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Hopkins County Ky Folk Lore

Hopkins County Folk Lore

William Moore Hammack, M.D.

BY Dr. Orrin E. Hudson Jr, D.C.
Amateur - Historian/Folklorist/Archaeologist


I remember from childhood seeing Dr. Hammack making home visits in our neighborhood. This was in the late 1940's and early 1950's. Though he was approaching the age of 70 he was continuing his work on an around the clock schedule.

There were hospital rounds to be made in the early morning, then attending to the long line of first come first serve patients waiting at the office, then numerous house calls to be completed as he made his way from his office back to the hospital. After his evening hospital rounds it was back to the office to attend to more waiting patients. Many times this schedule would be interrupted for the call to assist in surgery or to help deliver a newborn. Many babies were still being delivered at home, and most would arrive during the very early hours of morning. He would do well to get by on 4 hours rest daily including an occasional catnap. He loved his work and followed this routine for many years.

His office was at this time located in the "Doctors Building" on the corner of Sugg Street and Main Street. This facility that had served as the old County Hospital for many years. The newly organized Hopkins County Hospital had moved to the new location on the corner of Waddell and Kentucky Avenue, leaving this location to be shared as offices by Dr's. Hammack, Salmon and Robinson. The Dr. Hammack-Moore Home residence was only 50 steps from his office. The Doctors Building was to be damaged by the tornado of 1961 and then continued to deteriorate until being demolished in the late 1960's. Dr. Hammack would be the last office to occupy these premesis. At present a mini-park occupies this site.

I remember well the good care Dr. Hammack and Dr. James Salmon provided when I suffered a complicated fractured leg. It happened while roller skating In the summer of 1955 and there were no orthopedic specialist in practice here at that time. I can remember laying on my back in the hospital while Dr. Hammack cradeled my elevated and extended right leg on his left shoulder. He would apply gentle pain relieving traction and gently moving the bone fragments into a close as possible relationship while Dr. Salmon gently wrapped my leg with plaster of paris soaked bandages. Following this treatment Dr. Hammack would make another X-ray to verify that he had performed the best reduction possible. Back in the 1950's it would take many weeks on crutches and several changes of the leg support cast before healing would be complete. I would later play football and pass the Army Physical Training Test with this mended limb. A testament to their skill and care. Today, with pins, screws and grafts there is a much shorter recovery time.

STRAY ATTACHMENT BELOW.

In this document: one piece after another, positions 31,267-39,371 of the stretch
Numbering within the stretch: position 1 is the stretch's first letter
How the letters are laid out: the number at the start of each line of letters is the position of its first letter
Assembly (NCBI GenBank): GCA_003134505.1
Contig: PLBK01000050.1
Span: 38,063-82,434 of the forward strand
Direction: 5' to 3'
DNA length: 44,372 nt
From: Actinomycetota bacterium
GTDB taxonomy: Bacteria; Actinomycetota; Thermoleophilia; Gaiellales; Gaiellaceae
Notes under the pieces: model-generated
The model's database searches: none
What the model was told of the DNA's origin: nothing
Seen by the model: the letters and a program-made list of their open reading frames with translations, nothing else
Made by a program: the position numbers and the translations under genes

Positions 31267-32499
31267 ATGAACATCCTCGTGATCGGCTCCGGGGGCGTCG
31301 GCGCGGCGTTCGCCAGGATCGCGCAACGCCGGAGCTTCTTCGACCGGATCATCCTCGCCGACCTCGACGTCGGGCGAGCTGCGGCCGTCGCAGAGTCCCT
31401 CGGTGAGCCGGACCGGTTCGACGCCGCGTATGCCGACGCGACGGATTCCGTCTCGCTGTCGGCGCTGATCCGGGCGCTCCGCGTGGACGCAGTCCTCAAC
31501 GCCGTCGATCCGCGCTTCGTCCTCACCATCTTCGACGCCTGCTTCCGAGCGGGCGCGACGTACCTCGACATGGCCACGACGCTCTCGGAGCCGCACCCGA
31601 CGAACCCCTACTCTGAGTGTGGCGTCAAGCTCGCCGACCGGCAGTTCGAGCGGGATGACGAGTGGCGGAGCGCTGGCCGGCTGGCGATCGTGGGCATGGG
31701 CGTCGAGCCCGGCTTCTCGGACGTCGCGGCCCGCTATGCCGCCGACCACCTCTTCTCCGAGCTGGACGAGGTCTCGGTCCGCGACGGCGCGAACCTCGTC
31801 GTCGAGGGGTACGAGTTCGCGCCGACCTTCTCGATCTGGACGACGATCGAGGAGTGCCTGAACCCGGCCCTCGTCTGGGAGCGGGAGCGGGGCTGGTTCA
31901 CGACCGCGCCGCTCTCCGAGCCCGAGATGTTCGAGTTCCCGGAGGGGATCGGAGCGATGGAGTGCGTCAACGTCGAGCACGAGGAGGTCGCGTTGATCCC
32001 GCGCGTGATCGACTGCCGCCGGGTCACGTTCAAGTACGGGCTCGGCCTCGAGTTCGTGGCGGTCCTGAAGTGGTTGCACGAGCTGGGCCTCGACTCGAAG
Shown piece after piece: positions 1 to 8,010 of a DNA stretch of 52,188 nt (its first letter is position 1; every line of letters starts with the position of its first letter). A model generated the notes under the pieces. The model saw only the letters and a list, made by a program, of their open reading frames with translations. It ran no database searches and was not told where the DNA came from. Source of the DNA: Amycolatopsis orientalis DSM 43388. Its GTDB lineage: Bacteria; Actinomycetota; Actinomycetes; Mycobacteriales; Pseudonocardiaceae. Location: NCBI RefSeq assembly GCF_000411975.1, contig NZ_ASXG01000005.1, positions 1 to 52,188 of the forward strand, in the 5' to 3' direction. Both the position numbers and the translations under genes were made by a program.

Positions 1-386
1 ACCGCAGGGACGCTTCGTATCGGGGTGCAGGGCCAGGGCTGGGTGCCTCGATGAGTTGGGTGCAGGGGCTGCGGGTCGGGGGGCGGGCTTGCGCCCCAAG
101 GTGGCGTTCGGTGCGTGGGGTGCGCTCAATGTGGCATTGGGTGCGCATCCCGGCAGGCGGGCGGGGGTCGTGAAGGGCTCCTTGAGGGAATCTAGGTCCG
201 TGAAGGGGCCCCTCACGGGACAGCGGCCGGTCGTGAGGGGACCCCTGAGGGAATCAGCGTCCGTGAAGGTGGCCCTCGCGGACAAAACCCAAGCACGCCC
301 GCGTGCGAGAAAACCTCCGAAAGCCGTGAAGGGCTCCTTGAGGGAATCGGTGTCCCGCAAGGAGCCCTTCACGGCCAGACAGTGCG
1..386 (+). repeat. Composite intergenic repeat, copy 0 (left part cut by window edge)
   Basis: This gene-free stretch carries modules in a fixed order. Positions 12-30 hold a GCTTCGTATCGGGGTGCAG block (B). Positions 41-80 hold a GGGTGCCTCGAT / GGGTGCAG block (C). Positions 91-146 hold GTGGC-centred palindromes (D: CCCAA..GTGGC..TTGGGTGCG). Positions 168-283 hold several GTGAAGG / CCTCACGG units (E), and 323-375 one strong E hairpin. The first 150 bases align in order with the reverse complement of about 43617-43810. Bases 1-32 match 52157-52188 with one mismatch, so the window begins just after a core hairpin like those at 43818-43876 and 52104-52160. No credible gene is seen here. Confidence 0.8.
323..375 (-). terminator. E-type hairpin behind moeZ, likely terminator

After finishing high school and attending several years of college which teaches the basic sciences of the healing arts, I would find myself returning to Madisonville to join my father (Dr. O.E. Hudson Sr.) in expanding his Chiropractic Practice into a partnership. Then too, I was busy in the renovation of the whole second floor above the Kington Appliance Store, now the location of the Law offices above Bryant's Jewlery Store. At that time most business and professional offices were located in the downtown area.

The business and professionals of downtown Madisonville formed a close family. The B and PW Club and (RMA) Retail Merchants Association were very energetic in promoting downtown activities.. Seeing each other daily and sharing lunch and coffee breaks at restaurants and lunch counters were a part of daily routine. One of the downtown's popular lunch, coffeebreak and meeting places was the lunch counter at Woolworth's Five and Dime Store.

Beginning in 1964, I too would become a regular and would become better aquainted with many very interesting local people. One of the many people to frequent this lunch counter as a part of his daily routine was Dr. Hammack, and it was during these visits and conversations, that I was inspired to make notes of these memories as a partial oral history of a few of his many life's experiences.

By this time the gracious doctor was 85 years old. He had ceased making hospital rounds and home calls but still spent a six plus hour day in his office attending to the routine work of primary care to include physical examinations for work and college, vaccinations, and after care follow-up examinations which required the use of x-ray and flourscope . His secretary and office assistant Emma McDonald efficiently regulated his appointments. His work day would now start in the mid morning and finish in the late afternoon. During his regular routine he would have both a morning brunch around 10 am and a 3:30 afternoon lunch. I too, would take a break during these moments. and would continue this routine for several months.